polysyllabic word


Also found in: Thesaurus.
ThesaurusAntonymsRelated WordsSynonymsLegend:
Noun1.polysyllabic word - a word of more than three syllables
word - a unit of language that native speakers can identify; "words are the blocks from which sentences are made"; "he hardly said ten words all morning"
jawbreaker - a word that is hard to pronounce
sesquipedalia, sesquipedalian - a very long word (a foot and a half long)
References in periodicals archive ?
Polysyllabic Medial blends include two or more letters in the word medial middle of a polysyllabic word that are highly blend regular and phonetically represented.
misinterpret the syllables in a polysyllabic word as distinct lexical or
The stressed syllable in Slovenian may form the ultimate, the penultimate or the preantepenultimate syllable of a polysyllabic word.
i) which carries primary stress in a polysyllabic word,
Or writing down a polysyllabic word such as "paraphernalia" and then listing all the words you can make from the letters in that word.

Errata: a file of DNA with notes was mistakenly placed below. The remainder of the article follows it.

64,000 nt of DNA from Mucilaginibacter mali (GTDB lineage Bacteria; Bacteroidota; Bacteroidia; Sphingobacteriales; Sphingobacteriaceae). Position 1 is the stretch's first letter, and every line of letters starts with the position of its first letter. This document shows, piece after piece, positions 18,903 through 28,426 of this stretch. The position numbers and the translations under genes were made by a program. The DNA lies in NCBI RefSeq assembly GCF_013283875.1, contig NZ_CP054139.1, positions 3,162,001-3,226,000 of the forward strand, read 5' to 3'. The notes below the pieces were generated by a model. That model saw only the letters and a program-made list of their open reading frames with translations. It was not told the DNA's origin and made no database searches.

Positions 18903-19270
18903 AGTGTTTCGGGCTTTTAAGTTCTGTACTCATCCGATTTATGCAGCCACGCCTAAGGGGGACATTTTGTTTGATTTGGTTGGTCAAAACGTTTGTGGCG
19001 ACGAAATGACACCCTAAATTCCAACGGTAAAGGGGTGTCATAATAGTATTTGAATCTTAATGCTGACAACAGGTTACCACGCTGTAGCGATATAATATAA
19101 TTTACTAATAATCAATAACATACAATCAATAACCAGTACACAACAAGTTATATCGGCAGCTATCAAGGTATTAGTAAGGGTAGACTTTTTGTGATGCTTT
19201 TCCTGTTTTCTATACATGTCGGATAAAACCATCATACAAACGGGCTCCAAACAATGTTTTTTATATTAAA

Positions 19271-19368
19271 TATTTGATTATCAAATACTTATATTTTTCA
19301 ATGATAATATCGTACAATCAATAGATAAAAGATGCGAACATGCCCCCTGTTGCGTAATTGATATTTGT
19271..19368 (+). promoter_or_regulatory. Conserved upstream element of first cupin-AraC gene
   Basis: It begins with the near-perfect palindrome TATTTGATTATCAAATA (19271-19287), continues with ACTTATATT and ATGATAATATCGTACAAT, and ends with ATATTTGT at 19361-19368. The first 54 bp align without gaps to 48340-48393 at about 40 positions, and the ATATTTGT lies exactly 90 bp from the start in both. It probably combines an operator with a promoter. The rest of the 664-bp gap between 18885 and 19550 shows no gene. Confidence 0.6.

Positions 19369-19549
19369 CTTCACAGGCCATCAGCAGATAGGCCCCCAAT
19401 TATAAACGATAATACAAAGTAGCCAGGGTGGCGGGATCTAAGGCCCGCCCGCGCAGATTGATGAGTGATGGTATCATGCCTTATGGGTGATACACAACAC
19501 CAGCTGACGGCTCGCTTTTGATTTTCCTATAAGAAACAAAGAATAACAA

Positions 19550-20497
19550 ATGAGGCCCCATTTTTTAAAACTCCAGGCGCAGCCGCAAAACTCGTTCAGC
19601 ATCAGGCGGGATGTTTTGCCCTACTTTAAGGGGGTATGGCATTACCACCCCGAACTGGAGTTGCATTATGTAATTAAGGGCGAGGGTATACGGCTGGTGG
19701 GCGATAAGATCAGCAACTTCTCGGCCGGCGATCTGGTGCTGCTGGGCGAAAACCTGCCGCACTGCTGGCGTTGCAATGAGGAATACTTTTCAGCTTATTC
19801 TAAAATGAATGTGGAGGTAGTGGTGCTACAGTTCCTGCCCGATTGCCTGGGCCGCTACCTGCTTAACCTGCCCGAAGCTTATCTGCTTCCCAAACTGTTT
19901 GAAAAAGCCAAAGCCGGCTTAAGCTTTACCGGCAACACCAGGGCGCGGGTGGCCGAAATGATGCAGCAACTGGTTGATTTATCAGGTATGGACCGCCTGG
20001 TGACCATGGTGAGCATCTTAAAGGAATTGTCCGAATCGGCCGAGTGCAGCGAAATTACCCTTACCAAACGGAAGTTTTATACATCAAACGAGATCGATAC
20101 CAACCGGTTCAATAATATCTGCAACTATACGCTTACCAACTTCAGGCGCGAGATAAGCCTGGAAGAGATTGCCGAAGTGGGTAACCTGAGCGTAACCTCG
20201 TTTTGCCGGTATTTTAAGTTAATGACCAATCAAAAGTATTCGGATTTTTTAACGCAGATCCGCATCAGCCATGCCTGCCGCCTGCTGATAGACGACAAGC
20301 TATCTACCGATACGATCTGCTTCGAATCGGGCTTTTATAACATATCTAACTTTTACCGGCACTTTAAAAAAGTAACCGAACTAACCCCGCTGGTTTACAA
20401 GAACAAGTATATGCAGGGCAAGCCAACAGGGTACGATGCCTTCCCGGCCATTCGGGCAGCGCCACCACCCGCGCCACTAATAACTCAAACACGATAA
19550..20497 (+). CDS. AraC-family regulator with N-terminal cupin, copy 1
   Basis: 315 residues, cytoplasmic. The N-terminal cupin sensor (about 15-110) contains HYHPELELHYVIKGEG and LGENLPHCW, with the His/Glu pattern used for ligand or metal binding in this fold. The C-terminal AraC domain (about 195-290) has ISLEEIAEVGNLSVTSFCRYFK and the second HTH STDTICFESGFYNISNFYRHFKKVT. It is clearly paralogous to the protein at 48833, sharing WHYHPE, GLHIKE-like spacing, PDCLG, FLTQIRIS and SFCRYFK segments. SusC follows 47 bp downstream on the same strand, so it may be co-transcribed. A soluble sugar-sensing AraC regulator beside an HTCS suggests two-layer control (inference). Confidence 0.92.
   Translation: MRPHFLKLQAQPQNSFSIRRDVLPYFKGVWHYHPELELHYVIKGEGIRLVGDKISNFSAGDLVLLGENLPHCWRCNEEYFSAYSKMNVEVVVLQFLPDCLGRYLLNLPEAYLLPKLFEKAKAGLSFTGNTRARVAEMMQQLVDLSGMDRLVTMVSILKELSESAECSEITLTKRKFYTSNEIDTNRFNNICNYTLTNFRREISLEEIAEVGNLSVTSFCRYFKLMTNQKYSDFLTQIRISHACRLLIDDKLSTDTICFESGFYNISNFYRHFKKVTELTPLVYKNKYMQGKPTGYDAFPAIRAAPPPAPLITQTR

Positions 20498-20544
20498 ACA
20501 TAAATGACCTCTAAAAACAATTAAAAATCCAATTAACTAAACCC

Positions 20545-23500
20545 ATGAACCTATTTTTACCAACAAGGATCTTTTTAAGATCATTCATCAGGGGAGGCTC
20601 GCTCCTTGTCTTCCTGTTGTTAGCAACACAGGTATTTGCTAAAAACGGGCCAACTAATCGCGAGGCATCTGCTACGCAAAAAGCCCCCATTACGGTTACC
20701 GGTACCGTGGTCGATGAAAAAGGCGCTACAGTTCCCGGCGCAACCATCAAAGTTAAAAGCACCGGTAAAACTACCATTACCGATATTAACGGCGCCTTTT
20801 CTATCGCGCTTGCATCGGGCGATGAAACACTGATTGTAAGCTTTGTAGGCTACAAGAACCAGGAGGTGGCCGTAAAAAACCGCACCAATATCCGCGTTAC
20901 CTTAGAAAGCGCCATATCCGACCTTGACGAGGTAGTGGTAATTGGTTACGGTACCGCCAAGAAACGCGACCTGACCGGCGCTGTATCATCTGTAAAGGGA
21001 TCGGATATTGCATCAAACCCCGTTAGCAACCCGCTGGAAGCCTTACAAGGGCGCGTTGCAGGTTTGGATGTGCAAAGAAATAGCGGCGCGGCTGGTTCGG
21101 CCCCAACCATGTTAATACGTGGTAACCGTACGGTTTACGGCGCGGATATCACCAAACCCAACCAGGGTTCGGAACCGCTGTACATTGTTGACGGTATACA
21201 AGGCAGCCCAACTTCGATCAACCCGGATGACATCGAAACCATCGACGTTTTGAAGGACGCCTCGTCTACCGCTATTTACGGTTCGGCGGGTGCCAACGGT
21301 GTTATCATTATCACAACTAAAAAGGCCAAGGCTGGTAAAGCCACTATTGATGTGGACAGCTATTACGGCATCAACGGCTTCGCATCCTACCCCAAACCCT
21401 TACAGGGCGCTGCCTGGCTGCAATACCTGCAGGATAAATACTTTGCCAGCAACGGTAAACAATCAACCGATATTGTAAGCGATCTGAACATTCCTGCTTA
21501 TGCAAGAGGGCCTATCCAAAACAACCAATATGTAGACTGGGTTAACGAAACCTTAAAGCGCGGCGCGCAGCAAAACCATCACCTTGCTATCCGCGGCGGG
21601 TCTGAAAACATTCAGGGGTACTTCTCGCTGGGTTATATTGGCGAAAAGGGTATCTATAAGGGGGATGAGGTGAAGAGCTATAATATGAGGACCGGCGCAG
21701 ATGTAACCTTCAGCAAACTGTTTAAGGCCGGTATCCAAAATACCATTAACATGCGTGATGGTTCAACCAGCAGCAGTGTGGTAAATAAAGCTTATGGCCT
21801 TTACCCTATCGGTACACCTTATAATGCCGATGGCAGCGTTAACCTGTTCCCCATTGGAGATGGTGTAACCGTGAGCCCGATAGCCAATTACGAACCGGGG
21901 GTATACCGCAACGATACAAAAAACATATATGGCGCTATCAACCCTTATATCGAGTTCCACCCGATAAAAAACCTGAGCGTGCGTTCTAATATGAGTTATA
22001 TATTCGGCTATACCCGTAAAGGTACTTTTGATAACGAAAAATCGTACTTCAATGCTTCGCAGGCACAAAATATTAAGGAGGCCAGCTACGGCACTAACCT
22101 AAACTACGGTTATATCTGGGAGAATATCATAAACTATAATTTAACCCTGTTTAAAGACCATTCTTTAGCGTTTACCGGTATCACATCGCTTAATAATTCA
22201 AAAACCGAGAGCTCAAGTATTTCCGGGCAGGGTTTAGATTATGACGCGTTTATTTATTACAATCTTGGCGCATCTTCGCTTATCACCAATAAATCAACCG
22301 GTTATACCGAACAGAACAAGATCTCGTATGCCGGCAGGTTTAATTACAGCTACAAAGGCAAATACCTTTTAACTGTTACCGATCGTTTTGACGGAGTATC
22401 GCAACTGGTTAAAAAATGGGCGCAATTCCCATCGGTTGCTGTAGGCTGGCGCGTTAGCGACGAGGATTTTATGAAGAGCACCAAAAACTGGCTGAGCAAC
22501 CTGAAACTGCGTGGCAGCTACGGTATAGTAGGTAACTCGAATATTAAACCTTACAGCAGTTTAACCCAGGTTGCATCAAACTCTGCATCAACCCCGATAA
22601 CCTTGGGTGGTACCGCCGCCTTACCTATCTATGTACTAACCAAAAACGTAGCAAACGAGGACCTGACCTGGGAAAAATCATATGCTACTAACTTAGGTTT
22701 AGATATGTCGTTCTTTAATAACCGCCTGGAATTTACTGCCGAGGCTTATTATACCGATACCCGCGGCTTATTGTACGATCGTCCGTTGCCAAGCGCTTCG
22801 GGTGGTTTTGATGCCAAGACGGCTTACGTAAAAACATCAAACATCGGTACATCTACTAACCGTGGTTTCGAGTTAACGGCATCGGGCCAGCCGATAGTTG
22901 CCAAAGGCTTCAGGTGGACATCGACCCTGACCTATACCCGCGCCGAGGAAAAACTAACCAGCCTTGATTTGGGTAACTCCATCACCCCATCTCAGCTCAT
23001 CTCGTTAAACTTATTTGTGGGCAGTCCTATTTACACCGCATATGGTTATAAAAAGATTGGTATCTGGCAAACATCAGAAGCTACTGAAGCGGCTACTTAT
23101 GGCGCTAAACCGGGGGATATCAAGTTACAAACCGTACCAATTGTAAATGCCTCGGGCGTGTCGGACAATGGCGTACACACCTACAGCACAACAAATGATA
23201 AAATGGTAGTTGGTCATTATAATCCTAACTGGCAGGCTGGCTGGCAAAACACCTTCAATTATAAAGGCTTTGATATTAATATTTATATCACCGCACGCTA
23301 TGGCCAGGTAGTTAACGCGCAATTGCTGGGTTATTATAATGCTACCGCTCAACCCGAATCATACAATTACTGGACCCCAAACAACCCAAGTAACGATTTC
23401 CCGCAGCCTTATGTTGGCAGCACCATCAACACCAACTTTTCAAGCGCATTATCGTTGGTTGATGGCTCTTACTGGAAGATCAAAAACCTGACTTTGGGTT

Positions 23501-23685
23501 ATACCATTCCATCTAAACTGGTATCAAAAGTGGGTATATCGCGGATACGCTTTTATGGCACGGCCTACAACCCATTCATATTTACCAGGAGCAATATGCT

He then sets forth the pan-dialect stress rules as follows: (1) if the last syllable of a polysyllabic word is long (Cvv, CvvC, CvCC), stress it; (2) if not long, stress the penultimate.
Who is right about the pronunciation of that polysyllabic word we heard on Jeopardy
Thus, instead of calling a clearly polysyllabic word like HANDBOOGSCHUTTERSMAATSCHAPPIJ as 'oligosyllabic', it makes more sense to refer to it as a 'polygraphemic oligosyllable', i.
The main aim of the current study is to describe and analyze non-initial syllables and secondary-stressed feet in Livonian polysyllabic words with various structures.
It was the first place I encountered Artforum, The Guardian, polysyllabic words, Talking Heads, vintage shops, and pasta sauce that wasn't Bolognese.
The Man in the Moon Came Down Too Soon" alternates between a high number of polysyllabic words, about one-third of the words used and most from Latin, when the topic is the moon; and a predominant number of monosyllabic words from Anglo-Saxon when the topic of the Earth and its people.
Richard Proudfoot follows a single line of evidence, the polysyllabic words that appear at the end of decasyllabic lines, and finds that the patterns of Double Falsehood fit the hypothesis of a Fletcher-Shakespeare adaptation better than the notion of a newly created play.